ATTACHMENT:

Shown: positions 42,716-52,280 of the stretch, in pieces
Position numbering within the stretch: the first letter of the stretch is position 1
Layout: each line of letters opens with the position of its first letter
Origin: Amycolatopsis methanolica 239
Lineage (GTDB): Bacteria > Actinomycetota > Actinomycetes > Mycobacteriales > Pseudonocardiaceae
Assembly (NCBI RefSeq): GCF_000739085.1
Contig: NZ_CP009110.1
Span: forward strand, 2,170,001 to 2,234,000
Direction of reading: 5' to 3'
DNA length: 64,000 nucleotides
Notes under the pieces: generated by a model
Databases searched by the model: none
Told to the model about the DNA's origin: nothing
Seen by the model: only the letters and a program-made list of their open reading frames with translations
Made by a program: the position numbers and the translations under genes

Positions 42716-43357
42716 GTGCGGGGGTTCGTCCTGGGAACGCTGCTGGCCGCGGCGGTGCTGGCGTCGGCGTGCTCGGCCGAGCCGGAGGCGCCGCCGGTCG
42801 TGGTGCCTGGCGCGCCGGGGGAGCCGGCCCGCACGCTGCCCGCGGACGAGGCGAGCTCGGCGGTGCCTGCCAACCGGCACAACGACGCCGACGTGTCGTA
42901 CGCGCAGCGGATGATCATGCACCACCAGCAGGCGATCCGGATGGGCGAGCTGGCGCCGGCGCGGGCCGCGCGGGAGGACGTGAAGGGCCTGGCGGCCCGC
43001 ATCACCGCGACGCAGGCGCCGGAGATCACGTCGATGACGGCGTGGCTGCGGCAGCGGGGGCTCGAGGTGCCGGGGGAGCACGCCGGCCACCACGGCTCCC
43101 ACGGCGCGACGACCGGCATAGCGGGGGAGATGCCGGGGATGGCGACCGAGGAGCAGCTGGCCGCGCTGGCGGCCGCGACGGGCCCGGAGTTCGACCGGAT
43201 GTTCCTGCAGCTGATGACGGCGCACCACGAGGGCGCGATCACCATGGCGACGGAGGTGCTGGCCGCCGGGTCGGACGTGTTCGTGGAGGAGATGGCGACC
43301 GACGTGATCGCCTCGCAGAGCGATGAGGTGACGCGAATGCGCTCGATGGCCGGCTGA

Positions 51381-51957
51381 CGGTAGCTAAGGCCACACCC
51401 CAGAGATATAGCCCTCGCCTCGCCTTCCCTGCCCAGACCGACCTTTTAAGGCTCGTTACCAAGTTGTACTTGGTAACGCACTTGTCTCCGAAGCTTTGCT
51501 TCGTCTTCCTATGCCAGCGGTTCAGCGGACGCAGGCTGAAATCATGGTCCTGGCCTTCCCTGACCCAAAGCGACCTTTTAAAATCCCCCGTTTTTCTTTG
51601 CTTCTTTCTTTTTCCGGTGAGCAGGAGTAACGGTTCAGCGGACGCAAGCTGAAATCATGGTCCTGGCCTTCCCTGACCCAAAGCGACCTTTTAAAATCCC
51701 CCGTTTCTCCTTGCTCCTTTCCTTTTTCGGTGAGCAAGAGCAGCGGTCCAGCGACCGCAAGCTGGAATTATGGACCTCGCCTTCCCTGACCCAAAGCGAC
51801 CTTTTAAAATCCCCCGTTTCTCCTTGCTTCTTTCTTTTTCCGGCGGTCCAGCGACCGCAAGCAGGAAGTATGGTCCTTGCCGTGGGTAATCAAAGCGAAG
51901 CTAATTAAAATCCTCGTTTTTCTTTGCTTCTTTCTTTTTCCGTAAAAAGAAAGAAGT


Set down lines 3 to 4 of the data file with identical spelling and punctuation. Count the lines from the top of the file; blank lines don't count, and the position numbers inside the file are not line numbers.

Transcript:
Layout: each line of letters opens with the position of its first letter
Origin: Amycolatopsis methanolica 239